STUDY: Life Expectancy Lower Among Blacks And In Southeastern U.S.

According to a new study, Americans’ life expectancy varies widely based on region and race, particularly in the Southeastern United States. White men born in the ten percent of counties considered the healthiest had a 77 percent chance of living to age 70, but only a 61 percent chance if they were born in the ten percent of counties considered the least healthy.

For black men, the disparity was more pronounced: Only 45 percent would be expected to survive to age 70 in the least healthy counties, while 68 percent would live that long in the most healthy counties. Similar disparities were also found among black and white women depending on where they lived. According to a Centers for Disease Control and Prevention map released last year, the southeast had the highest concentration of counties where at least 30 percent of the population is overweight. As seen in the maps below, the odds of surviving until age 70 are also lowest in the southeast.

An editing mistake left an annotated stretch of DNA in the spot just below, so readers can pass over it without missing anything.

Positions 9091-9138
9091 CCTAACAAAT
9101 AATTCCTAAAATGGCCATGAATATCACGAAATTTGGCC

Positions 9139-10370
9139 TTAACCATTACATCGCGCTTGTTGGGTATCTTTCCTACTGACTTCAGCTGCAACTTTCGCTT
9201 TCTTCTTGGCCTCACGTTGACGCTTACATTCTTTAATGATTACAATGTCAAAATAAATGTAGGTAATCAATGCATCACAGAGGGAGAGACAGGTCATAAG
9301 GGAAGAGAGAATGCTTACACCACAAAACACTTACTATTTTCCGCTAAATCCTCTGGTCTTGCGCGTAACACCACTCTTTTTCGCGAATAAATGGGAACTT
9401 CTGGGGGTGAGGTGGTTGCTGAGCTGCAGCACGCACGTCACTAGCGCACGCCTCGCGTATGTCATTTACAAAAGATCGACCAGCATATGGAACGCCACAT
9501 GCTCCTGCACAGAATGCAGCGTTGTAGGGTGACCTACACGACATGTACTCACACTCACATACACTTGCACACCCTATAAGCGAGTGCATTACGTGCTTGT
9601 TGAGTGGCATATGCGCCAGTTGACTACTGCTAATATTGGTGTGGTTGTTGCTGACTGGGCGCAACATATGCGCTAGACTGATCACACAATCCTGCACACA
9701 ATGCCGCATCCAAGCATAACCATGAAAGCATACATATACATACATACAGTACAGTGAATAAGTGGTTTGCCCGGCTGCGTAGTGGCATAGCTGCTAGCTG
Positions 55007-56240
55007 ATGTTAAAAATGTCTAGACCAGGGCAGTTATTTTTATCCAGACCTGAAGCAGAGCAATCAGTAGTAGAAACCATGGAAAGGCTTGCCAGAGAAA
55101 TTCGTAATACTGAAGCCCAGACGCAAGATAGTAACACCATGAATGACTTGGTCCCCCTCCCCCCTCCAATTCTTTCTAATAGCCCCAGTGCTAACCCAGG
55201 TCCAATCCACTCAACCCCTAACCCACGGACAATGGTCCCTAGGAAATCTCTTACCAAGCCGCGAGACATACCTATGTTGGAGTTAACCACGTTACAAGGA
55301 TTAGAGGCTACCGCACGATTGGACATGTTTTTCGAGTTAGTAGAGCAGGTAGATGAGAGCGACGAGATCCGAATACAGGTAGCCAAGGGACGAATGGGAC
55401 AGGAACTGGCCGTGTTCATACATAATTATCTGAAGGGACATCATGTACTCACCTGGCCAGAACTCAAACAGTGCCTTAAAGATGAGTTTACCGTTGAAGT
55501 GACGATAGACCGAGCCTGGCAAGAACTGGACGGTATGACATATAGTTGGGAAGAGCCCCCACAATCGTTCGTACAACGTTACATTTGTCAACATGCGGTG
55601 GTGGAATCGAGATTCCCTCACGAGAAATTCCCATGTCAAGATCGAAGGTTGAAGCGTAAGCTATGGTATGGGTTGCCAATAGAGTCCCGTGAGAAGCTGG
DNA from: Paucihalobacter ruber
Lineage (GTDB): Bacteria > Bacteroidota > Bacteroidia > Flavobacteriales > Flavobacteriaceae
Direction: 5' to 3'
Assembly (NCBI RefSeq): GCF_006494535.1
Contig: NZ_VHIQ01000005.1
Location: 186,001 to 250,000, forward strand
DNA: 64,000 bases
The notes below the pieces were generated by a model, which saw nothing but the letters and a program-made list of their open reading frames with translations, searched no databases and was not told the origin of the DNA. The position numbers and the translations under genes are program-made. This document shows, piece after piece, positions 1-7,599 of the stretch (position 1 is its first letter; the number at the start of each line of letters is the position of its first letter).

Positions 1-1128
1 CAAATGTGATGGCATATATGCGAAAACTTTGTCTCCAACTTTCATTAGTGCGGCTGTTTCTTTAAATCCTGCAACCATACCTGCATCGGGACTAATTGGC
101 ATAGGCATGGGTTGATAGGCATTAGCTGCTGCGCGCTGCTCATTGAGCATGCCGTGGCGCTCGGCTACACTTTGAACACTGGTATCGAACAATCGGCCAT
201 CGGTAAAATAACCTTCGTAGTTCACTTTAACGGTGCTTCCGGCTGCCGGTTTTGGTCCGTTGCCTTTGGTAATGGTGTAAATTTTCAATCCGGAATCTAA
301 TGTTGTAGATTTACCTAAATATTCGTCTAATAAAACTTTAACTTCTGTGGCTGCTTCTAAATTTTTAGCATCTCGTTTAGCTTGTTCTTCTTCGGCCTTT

The map to the left examines white men, while the map on the right examines black men. The darker the map, the lower the chance of living to age 70:

— Zachary Bernstein